The account of the contents of his second collection, which he sold for a very large sum to the Imperial Library of St. Petersburg in 1862-63 (see Fürst, Geschichte des Karäerthums, iii. pp. 174 et seq., Leipsic, 1869), gives more than 700 numbers of various (including many Jewish) manuscripts. Another collection of 317 Samaritan manuscripts, acquired in Nablus, arrived in the St. Petersburg Imperial Academy in 1867 (ib. p. 176).

Probably the greatest service that Firkovich rendered to Jewish studies was the awakening of interest in Karaite history and literature, that led to the discussion of his alleged discoveries. His personal contributions to it are mostly of a bibliographical nature, and great caution is necessary in utilizing his materials.


Firkovich's chief work is his Abne Zikkaron, containing the texts of inscriptions discovered by him (Wilna, 1872). It is preceded by a lengthy account of his travels to Daghestan, characterized by Strack as a mixture of truth and fiction. His other works are Khotam Toknit, antirabbinic polemics, appended to his edition of the Mibkhar Yesharim by Aaron the elder (Eupatoria, 1835); Evel Kavod, on the death of his wife and of his son Jacob (Odessa, 1866); and Bene Reshef, essays and poems, published by Peretz Smolenskin (Vienna, 1871).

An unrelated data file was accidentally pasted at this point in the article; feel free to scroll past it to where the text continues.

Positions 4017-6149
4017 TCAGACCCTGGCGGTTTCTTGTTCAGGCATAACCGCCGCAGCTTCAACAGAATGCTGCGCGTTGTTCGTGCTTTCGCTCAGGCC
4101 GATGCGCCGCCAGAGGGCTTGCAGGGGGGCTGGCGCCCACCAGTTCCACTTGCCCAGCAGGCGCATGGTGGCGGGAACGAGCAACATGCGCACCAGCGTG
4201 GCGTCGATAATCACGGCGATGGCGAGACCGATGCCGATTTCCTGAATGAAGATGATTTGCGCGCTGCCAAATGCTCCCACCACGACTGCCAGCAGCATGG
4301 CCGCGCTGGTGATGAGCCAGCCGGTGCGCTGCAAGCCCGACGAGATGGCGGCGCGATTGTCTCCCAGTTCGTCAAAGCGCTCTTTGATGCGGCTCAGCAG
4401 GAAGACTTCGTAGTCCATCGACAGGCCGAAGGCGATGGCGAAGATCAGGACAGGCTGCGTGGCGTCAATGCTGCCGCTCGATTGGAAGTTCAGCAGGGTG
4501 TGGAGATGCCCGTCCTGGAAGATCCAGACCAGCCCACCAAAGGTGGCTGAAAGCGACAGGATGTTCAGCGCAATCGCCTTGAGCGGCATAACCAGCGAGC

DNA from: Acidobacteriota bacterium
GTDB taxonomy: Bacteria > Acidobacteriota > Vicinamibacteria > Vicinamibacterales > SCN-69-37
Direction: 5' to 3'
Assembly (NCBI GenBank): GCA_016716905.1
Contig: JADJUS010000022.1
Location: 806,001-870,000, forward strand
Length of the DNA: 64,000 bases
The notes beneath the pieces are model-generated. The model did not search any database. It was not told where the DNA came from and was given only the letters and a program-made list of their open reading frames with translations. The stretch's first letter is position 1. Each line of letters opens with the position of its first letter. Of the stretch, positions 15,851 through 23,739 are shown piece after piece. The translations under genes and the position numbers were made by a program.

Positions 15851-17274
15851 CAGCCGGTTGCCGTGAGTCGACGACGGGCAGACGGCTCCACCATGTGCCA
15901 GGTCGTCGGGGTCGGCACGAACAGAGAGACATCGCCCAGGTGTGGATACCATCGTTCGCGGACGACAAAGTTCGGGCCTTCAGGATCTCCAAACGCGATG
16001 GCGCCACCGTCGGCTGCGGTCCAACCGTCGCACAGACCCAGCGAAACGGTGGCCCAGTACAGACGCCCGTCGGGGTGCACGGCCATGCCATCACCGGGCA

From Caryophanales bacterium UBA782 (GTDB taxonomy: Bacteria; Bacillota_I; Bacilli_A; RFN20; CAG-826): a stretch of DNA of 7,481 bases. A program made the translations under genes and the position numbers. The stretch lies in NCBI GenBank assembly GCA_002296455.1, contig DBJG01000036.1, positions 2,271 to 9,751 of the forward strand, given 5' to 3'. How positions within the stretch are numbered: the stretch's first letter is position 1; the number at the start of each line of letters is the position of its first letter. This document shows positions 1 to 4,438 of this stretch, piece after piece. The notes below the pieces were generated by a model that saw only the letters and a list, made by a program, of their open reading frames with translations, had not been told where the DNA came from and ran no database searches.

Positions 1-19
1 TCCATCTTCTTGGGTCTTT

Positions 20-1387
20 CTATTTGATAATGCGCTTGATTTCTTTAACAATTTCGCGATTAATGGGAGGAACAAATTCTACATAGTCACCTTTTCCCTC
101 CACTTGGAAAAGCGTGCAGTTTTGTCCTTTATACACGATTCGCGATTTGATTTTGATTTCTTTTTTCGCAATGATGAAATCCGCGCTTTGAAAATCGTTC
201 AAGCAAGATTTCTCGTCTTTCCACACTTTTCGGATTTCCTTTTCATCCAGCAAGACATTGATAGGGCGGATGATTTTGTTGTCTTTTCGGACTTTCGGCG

Gabriel Firkovich of Troki was his son-in-law.

Briefly stated, Firkovich's discoveries include the major part of the manuscripts described in Pinner's Prospectus der Odessaer Gesellschaft für Geschichte und Alterthum Gehörenden Aeltesten Hebräischen und Rabbinischen Manuscripte (Odessa, 1845), a rather rare work which is briefly described in Literaturblatt des Orients for 1847, No. 2. These manuscripts consist of:

  • Fifteen scrolls of the Law, with postscripts which give, in Karaylar fashion, the date and place of writing, the name of the writer or corrector or other interesting data.
  • Twenty copies of books of the Bible other than the Pentateuch, some complete, others fragmentary, of one of which, the Book of Habakkuk, dated 916, a facsimile is given.